for it. He told us how, when he was made bishop, he had to wear a
bulletproof vest and have an armed guard standing by, and how they
had made special plans if he had been shot to take him into another
room and make him a bishop before he died. He was being modest, of
course, but we all thought he had been very brave. And although I
had been worried at first, I started to feel sort of tough and
rebellious. Maybe, I thought, I could be as brave as Gene Robinson
some day. I stopped thinking about those people who would be hurt or
confused. They would just have to get with the program.

Next, it was time for the question-and-answer session, and I was
lucky enough to ask the bishop about something that had been
bothering me. "Do you think," I asked, "that conservatives from
places like South Carolina and progressives from places like New
Hampshire should stay together in the same church?" Bishop Robinson
gave a surprising answer—yes, he said, they should stay together,
because part of the genius of Anglicanism is keeping everybody
together no matter what. The audience members puzzled over this. On
the one hand, being tolerant and inclusive people, we didn't want to
tell people what to do or push anybody away. But on the other hand,
wasn't taking back religion from the conservatives the whole point
of all this? Aren't the conservatives in the Church the world's
greatest oppressors—just the people we're fighting against? This
seemed strange to me, but I supposed that maybe it would be all
right so long as the conservatives stayed in far-off places like
South Carolina, where they belonged. Although, I didn't think that
everyone in the audience liked the bishop's answer, and I wasn't
sure that I did, either.

Finally, it was time for one last question. A gentleman in the back
stood up and asked, "What do you think we need to do to save General
Theological Seminary?" This came as quite a surprise to me—how could
such a nice seminary need to be saved? But apparently it was true.
Bishop Robinson, who was on the board of the seminary, said that the
building plans would have to go forward if the seminary were to be
saved. I wasn't quite sure what that all meant, but later on I found
out that the seminary was almost bankrupt and wanted to knock down
its library and put an apartment building there instead. It seemed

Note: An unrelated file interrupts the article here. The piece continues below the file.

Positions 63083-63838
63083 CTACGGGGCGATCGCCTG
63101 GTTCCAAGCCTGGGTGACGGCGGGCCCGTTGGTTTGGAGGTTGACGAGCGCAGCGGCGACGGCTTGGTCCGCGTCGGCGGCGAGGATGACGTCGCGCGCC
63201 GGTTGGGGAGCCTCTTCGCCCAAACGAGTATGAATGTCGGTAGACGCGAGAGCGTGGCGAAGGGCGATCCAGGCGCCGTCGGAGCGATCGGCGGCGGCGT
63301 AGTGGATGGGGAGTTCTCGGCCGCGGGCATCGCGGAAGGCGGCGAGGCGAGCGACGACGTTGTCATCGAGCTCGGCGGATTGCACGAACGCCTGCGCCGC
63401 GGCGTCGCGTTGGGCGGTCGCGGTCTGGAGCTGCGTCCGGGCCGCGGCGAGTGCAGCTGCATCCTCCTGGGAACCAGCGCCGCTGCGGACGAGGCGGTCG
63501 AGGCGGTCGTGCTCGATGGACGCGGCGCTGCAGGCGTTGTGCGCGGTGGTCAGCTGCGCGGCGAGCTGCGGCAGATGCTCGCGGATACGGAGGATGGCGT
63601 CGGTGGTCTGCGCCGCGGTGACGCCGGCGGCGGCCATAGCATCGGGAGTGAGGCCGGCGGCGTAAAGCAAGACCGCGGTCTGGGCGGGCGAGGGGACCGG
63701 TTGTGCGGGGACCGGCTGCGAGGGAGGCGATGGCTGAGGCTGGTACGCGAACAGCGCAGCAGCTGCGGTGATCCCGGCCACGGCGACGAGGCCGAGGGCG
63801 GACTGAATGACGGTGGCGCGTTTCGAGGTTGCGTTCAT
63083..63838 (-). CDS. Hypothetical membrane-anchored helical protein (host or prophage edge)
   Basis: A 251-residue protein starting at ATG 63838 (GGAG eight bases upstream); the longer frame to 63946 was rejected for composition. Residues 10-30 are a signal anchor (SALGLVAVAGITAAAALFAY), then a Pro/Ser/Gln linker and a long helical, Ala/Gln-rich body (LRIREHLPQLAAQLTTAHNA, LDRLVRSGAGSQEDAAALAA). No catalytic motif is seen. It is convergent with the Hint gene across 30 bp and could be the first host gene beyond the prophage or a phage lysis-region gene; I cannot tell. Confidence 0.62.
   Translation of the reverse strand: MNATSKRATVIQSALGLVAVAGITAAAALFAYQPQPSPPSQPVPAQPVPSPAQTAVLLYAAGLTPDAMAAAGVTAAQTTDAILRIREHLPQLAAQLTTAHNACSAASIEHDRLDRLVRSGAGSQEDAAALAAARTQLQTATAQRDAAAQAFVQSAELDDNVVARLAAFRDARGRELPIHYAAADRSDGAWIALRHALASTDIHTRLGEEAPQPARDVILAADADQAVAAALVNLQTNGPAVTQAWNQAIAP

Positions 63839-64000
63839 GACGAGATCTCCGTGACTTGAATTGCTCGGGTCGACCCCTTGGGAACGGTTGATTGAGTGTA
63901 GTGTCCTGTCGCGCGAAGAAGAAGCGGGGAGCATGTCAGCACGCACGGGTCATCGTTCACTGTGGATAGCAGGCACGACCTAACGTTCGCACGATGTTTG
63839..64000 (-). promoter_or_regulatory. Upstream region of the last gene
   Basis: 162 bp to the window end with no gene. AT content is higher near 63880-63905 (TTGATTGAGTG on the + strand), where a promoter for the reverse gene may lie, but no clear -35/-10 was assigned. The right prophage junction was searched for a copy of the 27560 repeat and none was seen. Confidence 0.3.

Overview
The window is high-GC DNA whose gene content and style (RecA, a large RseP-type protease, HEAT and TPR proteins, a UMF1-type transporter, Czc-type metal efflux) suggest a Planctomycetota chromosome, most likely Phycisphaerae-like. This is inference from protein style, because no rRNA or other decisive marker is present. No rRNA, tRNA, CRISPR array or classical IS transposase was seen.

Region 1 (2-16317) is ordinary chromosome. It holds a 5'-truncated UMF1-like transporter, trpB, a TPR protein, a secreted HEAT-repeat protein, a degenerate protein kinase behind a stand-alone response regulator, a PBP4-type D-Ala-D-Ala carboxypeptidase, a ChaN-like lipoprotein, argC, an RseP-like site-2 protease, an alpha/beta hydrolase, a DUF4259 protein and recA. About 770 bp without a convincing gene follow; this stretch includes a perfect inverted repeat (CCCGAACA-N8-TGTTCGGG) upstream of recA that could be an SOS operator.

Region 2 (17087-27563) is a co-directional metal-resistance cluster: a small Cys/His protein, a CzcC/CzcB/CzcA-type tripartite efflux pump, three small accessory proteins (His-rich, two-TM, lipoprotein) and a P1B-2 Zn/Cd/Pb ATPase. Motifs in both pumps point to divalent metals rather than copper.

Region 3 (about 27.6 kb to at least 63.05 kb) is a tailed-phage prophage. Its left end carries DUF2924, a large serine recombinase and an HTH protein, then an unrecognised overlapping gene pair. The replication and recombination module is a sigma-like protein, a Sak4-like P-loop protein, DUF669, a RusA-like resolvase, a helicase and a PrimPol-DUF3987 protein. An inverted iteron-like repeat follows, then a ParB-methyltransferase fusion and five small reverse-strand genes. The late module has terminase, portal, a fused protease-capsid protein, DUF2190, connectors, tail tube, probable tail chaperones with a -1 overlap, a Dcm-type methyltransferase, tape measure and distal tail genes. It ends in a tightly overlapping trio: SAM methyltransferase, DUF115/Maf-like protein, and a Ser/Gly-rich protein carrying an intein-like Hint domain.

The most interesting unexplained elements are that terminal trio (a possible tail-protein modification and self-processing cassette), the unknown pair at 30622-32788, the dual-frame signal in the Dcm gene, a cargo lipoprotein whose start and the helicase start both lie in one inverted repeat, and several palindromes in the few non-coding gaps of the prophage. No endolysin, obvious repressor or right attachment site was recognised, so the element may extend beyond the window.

to make sense, although it was very sad—it explained why there was
so much old scaffolding on the buildings (sort of like the Cathedral
of St. John the Divine up on Morningside Heights), and why there
were plastic sheets on the library books to keep them from getting
wet when the roof leaked. But that wasn't even the saddest part. It
turned out that the seminary's neighbors in Chelsea weren't letting
them put up the apartment building. They thought it would be too
noisy and ugly, and they wanted things to stay just the way they
were. The neighbors, it turned out, didn't much like the seminary at
all. They had even organized petition drives and protests to tell
the seminary so.

I didn't understand any of this. Before I had felt all tough and
cool, fired up and ready to take religion back from the
conservatives, but now it seemed like even our friends in the
Chelsea district of Manhattan didn't want us anymore. "How could
they do this?" I thought. Many of them were gay, and we were
sticking up for them! We were doing the right thing! Acting
prophetically, no matter what! It was all very sad, and I started to
wonder if anyone cared about the Episcopal Church anymore. People
had started to file out of the chapel by this point, and I started
to follow them. As I did, I overheard a young man about my age say
to his friend, "You know, I agree with his politics and everything,
but I'm not religious, so this wasn't all that interesting to me. I
bet my dad would have liked it, though."

I was pretty depressed, and I started walking glumly back to my
apartment. On my way home, I passed by an old Episcopal church that
seemed sort of different from normal churches—it didn't say anything
about services, but there was a back door open, with loud music
playing inside and a bunch of kids standing out front. I looked
closer, and realized what had happened. Why, it had been turned into
a nightclub! Loud and exciting music thrummed from inside the
sanctuary, where young people like me were dancing and drinking and
having a good time. I thought back to what I had learned earlier
that night, about how freedom and justice and sex were all the same
thing, and how being the Church meant joining the world in the
struggle against patriarchy. Finally, I started to feel good again.
It was going to be a tough fight, but there would be lots of fun
along the way. I smiled, looking up at the nightclub-church, and
thought that maybe we were starting to get it right after all.

Jordan Hylden is a junior fellow at First Things.